Put handfuls of the dough into the pots, filing to about 3/4 full, to allow for the bread to rise. Place the pots on a baking sheet.

Bake for about 20 minutes or until the loaves are risen and deep brown. Leave to cool for 10 minutes before removing from the flowerpots. The way to do this is to gently run a knife round the edge of the bread in the pot to loosen it, then turn out.

Serve with lashings of butter and nice jam. Here’s the link to my cumquat jam and other preserves, that I love with soda bread.

Save

Save

Save

Fig and Frangipane Muffins

 

 

Here’s another muffin recipe – I’m always experimenting with ingredients and tweaking recipes to create new taste and texture sensations.

Figs are plentiful in early autumn in Sydney, and a colleague brought me some beautiful bounty from the Southern Highlands from her very own fig tree. Lucky Ms L to have a tree bearing such luscious treats!

This recipe is based on one from Mike McKenearney’s “Kitchen by Mike” see here for details – with a bit of method thrown in from Matt Stone’s Greenhouse Muffins and my own flavour combo of fresh figs, stem ginger and frangipane.

Ingredients

150g plain flour

1 teaspoon baking powder

1 teaspoon bicarbonate of soda

Pinch of sea salt

80g butter, softened

65ml vegetable oil

150g caster sugar

2 free-range eggs

75ml buttermilk (or ordinary milk with a good squeeze of lemon juice added)

6 fresh figs

6 pieces stem ginger, finely chopped

1/2 quantity of frangipane

A couple of teaspoonfuls of a good jam – apricot works well

Handful of flaked almonds, toasted

Frangipane

100g unsalted butter

100g caster sugar

1 free-range egg

Method

These quantities make 6 big muffins. You could probably get 8 or so daintier muffins from the mixture.

Preheat the oven to 180 degrees C. Line a six-hole muffin tin with baking paper or paper cases.

In an electric mixer, whisk the butter, oil and sugar until smooth, and the sugar has dissolved. The mixture should look creamy.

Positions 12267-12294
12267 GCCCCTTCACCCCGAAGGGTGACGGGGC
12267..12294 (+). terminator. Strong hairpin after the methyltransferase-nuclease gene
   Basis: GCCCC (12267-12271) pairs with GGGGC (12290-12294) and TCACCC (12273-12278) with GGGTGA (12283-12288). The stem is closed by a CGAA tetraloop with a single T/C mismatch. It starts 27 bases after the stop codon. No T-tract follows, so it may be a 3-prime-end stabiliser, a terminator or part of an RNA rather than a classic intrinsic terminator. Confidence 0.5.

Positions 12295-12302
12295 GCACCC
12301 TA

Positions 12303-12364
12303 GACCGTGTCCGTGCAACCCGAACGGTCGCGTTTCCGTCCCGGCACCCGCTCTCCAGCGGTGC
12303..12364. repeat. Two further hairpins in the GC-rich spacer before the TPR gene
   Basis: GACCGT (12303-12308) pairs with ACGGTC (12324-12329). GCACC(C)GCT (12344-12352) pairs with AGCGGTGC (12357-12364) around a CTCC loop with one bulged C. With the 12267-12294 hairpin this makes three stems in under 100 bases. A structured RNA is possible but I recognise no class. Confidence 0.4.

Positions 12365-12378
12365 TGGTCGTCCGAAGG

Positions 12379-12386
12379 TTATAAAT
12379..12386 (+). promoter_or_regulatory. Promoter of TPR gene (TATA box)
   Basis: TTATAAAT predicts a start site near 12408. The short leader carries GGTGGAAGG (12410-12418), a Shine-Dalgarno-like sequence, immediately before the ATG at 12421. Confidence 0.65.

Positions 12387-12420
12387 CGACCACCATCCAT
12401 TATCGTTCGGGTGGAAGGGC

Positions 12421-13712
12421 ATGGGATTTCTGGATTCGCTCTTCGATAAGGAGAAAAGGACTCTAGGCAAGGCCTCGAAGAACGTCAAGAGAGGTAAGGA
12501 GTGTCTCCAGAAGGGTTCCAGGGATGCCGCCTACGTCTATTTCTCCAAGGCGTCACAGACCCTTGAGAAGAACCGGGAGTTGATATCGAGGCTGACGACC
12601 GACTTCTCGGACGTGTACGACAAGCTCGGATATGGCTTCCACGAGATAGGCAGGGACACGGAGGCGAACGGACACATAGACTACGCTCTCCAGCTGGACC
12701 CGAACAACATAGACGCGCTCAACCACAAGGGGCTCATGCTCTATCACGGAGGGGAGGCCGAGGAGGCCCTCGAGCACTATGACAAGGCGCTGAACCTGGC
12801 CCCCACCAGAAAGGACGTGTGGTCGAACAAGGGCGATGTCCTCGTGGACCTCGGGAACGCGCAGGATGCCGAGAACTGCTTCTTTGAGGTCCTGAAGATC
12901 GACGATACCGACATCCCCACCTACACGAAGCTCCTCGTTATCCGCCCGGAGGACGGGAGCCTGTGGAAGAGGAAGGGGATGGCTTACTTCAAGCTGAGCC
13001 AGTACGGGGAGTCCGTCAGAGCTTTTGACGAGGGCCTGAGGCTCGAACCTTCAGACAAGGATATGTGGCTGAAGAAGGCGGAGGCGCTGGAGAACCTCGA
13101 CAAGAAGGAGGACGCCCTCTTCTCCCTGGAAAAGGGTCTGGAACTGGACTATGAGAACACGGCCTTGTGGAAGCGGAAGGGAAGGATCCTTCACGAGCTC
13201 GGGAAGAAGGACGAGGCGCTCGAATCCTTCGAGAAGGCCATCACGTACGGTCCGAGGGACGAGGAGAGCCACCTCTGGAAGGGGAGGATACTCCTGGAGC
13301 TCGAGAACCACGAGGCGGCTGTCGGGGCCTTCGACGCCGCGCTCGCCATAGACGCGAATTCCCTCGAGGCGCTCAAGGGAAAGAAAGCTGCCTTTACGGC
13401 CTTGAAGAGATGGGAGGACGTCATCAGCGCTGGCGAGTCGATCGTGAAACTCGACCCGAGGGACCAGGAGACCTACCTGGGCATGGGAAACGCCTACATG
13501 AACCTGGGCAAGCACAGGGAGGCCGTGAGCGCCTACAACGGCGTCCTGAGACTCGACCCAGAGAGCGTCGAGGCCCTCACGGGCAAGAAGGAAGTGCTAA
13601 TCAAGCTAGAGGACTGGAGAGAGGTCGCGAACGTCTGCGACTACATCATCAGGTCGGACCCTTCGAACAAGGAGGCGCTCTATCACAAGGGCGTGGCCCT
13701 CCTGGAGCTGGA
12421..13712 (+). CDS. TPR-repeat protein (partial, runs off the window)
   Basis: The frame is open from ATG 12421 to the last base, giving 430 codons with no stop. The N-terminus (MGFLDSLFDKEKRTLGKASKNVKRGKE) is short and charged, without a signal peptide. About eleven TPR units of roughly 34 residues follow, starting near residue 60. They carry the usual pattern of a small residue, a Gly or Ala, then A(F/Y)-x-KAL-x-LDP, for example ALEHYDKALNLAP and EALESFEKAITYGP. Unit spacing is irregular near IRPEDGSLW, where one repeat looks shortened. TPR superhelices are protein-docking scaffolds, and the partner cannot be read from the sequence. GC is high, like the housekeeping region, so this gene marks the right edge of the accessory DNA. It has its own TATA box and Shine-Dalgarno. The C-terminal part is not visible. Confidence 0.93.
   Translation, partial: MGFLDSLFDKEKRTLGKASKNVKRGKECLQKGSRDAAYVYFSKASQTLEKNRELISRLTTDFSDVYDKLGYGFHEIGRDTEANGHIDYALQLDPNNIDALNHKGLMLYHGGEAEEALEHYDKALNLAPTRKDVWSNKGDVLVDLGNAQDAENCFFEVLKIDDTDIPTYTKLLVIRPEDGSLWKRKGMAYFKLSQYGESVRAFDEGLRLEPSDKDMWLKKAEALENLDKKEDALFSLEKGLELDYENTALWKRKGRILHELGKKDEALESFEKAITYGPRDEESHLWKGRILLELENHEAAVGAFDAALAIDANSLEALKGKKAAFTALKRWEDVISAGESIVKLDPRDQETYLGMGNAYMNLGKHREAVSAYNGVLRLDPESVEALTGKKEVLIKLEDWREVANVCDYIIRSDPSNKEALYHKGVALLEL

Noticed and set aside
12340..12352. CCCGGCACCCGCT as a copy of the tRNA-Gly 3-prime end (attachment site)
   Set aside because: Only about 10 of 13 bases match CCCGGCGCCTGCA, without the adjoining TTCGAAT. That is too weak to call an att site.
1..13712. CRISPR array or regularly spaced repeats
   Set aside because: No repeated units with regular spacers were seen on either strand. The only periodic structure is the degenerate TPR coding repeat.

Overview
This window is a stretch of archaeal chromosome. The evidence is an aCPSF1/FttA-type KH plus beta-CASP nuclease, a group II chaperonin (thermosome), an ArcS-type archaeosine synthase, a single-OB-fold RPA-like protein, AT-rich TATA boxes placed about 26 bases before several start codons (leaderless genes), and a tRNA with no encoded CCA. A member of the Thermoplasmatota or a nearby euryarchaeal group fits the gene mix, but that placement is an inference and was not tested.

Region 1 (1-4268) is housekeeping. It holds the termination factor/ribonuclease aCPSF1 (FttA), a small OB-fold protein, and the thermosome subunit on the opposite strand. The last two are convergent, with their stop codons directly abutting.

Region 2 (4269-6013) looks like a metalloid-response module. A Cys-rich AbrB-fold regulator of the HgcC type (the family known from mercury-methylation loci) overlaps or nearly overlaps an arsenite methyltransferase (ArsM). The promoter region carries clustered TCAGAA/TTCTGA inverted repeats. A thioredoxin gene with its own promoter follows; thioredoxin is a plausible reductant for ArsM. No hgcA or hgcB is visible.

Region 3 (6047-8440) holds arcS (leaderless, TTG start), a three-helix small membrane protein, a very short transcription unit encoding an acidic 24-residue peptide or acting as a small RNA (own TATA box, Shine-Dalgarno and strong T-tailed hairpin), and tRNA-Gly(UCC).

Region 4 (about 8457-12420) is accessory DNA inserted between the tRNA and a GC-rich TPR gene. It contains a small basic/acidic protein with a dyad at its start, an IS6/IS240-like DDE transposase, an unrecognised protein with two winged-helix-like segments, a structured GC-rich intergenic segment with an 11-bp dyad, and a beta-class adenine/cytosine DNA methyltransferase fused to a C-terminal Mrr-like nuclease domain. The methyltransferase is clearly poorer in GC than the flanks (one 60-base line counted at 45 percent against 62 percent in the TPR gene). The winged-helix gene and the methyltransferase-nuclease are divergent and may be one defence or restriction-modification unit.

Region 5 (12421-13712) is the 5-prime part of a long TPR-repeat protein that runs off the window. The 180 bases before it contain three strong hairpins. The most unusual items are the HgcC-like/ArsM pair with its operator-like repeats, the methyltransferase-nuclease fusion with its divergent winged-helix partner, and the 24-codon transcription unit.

Add the eggs one at a time, mixing well after each addition. Slowly add the buttermilk or lemon-soured milk.

Sift the flour, baking powder, bicarbonate of soda and salt into another bowl and then add  1/2 cup of the flour mixture and whisk on a low speeed until smooth. Be careful not to overmix and this will toughen the muffins.

Fold in the remaining flour mixture, again being careful not to overmix.

Chop 4 of the figs into quarters and then half each quarter. Carefully fold the chopped figs and the chopped stem ginger into the muffin mixture and then spoon evenly into the baking papers or muffin cases.

To make the frangipane, cream the butter and caster sugar in a food processor, add the egg and ground almonds and process until smooth. (You will only need 1/2 this quantity, if that).

Mix a good teaspoonful of the frangipane into each muffin. It doesn’t matter if it’s not mixed in too well – it’s nice to have an almond surprise in the centre of the muffin!

Bake for 20 minutes or until a skewer inserted in the centre comes out clean. Cool in the muffin tin for 10 minutes, then transfer the muffins to a wire rack and leave to cool completely.

When the muffins are cool, brush the top of each muffin with jam, then sprinkle on some toasted flaked almonds.

I decorated with slices of the remaining 2 figs. It would be nice too, to bake some fig slices on the top of the muffins. My track record of having baked fruit pieces stay on top of muffins and cakes is not good! They always sink. So I content myself with decorating the baked goods with fresh fruit.

Serve on their own or maybe with a spoonful of Greek yoghurt.

 

%d bloggers like this: